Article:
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I don't get it why use case testing is divided as a separate testing technique. In use case testing we test cases given by the clients, but we test them with positive and negative tests.

So, basically we do exactly the same thing which we would do when testing only against requirements. The only difference is that in use case testing we get the scenarios from the client instead of creating them based on requirements.

Any thoughts on that?

  • Nothing to add, your analysis is great. It's just terminology. – Rsf Sep 16 '16 at 7:40
  • I would only add that your test cases might not come from your client. Use case testing test cases are obtained from UML's diagrams by definition. – Edwin Jaime Sep 16 '16 at 20:26
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Use cases are a way of defining requirements often in the form of a use case diagram. Use case testing as terminology could mean testing that a use case is complete and correct. As in you test the use case.

Definition from Wikipedia:

In software and systems engineering, a use case is a list of actions or event steps, typically defining the interactions between a role (known in the Unified Modeling Language as an actor) and a system, to achieve a goal. The actor can be a human or other external system.

As with all terminology it greatly depends on the context and location. Discuss with your team and company what the term means to use and use it like that.

Not from clients

I do not think use cases per say come from clients. I have worked in teams where we would design use cases & UML and use these as sort of contracts in our code. No clients where involved.

I would dare to challenge that use cases are not designed or created by clients at all, but after design are used to have a conversation with the clients to verify that the assumptions they show are correct.

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I'd say, yes, you are right, it's always just verifying a requirement with a test.

It doesn't have to come from a client.

I'd say the term use case testing helps to define the level or granularity of your testing. I'd put it in the following diagram below "requirements and architecture" and above "detailed design".

enter image description here

Image source: Wikipedia V-Model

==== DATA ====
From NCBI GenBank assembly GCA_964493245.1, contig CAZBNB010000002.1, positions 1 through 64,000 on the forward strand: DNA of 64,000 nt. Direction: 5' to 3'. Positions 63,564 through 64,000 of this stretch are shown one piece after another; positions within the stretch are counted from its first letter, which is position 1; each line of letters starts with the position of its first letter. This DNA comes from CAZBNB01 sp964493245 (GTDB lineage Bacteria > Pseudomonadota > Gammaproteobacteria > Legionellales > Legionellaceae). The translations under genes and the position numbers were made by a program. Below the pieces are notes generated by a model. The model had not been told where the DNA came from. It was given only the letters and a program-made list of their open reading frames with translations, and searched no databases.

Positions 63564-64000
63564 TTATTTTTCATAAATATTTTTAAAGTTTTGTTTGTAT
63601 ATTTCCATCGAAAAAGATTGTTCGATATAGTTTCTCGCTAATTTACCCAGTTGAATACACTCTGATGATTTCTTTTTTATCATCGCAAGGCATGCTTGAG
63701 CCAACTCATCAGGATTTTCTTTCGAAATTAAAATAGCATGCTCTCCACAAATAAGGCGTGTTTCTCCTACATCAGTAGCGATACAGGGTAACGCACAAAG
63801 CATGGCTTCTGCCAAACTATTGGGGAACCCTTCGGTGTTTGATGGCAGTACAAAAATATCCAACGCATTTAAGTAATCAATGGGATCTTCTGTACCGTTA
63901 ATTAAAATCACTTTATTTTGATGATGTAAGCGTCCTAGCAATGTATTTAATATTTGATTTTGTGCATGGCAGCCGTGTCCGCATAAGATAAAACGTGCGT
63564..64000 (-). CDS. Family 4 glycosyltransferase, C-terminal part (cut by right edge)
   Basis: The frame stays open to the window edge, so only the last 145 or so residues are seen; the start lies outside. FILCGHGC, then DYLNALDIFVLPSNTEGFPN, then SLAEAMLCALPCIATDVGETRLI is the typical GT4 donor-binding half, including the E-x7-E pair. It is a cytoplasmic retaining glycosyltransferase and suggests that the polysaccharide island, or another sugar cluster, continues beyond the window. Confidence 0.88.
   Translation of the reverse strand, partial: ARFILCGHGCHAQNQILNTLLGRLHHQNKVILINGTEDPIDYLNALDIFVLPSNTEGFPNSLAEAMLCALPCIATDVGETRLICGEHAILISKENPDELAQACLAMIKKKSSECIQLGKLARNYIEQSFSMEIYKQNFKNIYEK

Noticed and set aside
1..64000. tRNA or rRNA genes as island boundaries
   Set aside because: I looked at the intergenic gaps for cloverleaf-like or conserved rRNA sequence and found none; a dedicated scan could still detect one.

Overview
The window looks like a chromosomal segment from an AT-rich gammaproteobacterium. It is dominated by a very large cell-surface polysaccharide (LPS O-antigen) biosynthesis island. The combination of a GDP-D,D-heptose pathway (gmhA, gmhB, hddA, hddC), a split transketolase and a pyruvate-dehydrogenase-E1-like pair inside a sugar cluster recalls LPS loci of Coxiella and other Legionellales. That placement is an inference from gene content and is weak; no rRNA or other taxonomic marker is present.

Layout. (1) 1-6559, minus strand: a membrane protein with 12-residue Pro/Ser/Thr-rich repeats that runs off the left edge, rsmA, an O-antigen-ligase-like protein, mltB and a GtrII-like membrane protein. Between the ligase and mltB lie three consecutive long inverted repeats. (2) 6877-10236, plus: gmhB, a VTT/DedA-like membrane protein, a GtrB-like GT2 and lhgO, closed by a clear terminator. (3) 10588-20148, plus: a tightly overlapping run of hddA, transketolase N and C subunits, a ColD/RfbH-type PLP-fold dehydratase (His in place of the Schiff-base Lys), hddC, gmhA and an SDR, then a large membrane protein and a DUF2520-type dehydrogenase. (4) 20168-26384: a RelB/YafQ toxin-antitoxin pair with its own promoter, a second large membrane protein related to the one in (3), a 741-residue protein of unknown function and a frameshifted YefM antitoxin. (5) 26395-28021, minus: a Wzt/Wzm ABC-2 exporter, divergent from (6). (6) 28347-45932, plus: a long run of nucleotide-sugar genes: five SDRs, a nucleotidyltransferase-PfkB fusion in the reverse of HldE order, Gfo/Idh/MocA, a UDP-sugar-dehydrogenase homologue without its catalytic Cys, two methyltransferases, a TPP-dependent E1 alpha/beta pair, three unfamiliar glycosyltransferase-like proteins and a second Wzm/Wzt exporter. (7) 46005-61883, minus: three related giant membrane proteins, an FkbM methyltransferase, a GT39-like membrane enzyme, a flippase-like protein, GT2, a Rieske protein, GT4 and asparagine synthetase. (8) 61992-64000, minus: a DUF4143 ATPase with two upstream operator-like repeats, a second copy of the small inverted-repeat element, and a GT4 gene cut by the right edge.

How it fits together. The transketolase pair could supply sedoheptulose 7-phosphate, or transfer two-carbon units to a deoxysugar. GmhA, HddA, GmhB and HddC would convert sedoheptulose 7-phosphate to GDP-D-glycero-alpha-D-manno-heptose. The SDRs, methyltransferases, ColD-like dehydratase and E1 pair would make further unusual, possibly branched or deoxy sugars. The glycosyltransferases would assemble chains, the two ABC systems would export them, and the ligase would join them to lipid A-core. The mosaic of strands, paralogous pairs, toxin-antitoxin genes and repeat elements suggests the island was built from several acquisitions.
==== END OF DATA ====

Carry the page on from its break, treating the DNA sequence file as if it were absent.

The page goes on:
Internet sources

Have you googled before asking the question?

There seem to be definitions for it. Here is one:

Use case testing is a technique that helps us identify test cases that exercise the whole system on a transaction by transaction basis from start to finish. They are described by Ivar Jacobson in his book Object-Oriented Software Engineering: A Use Case Driven Approach [Jacobson, 1992].

Source: ISTQB exam certification: What is Use case testing in software testing?

Here is another one:

Use Case Testing is a functional black box testing technique that helps testers to identify test scenarios that exercise the whole system on each transaction basis from start to finish.

Source: Tutorialpoint: What is Use case testing?

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The difference is in the mentality. When you're testing against a requirement, you're performing a very black-and-white process: either the requirement was met, or it wasn't.

When you're using a Use Case to guide your testing, you're constructing a scenario that describes how a potential end-user might use the product you're testing. This mentality shift helps you take a broader view of the product, hopefully helping you to find a more diverse set of defects.

As an example, a requirement is often defined as:

The application must have a login screen

Whereas a use case is normally defined more like:

A user should be able to log in and view their previous actions on our website

In the second case, since you're following the mindset of a user who has a specific goal, you're much more concerned with how the system will be used rather than "does it tick all the boxes we've been asked to tick"

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